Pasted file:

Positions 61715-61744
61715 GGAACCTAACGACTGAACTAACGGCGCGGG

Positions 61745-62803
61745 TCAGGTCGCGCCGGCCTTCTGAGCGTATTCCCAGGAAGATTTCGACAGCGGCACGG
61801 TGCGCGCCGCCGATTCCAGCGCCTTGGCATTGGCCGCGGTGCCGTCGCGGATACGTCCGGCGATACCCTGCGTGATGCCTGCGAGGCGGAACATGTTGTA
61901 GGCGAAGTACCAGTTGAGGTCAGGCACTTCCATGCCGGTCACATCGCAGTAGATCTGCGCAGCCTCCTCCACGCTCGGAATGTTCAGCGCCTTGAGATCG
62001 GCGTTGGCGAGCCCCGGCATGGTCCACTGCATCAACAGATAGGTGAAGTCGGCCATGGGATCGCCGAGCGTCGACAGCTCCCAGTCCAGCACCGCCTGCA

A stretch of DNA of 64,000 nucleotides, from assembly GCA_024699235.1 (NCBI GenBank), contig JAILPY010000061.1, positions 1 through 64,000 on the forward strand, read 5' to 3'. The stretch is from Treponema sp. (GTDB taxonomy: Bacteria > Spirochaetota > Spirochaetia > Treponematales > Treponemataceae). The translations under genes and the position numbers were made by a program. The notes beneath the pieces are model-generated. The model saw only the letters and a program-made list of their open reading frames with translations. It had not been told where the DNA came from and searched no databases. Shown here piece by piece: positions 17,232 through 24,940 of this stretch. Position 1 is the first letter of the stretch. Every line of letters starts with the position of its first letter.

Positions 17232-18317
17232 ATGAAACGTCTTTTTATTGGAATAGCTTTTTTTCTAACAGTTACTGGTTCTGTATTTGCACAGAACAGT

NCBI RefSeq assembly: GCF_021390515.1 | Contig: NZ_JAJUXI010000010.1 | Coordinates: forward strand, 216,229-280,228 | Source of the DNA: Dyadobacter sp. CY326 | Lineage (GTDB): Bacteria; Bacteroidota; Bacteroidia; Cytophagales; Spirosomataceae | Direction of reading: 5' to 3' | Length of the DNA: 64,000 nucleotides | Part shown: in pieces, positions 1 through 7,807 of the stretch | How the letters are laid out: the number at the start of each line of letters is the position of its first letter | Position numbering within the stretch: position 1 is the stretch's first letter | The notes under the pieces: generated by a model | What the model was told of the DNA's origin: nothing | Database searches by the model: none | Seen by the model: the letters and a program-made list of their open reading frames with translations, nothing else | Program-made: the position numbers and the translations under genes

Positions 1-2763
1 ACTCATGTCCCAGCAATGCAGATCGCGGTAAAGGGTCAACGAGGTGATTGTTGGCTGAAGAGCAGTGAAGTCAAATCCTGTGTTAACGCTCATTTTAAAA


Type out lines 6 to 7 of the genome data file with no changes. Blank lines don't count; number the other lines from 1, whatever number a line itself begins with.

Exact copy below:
61901 GGCGAAGTACCAGTTGAGGTCAGGCACTTCCATGCCGGTCACATCGCAGTAGATCTGCGCAGCCTCCTCCACGCTCGGAATGTTCAGCGCCTTGAGATCG
62001 GCGTTGGCGAGCCCCGGCATGGTCCACTGCATCAACAGATAGGTGAAGTCGGCCATGGGATCGCCGAGCGTCGACAGCTCCCAGTCCAGCACCGCCTGCA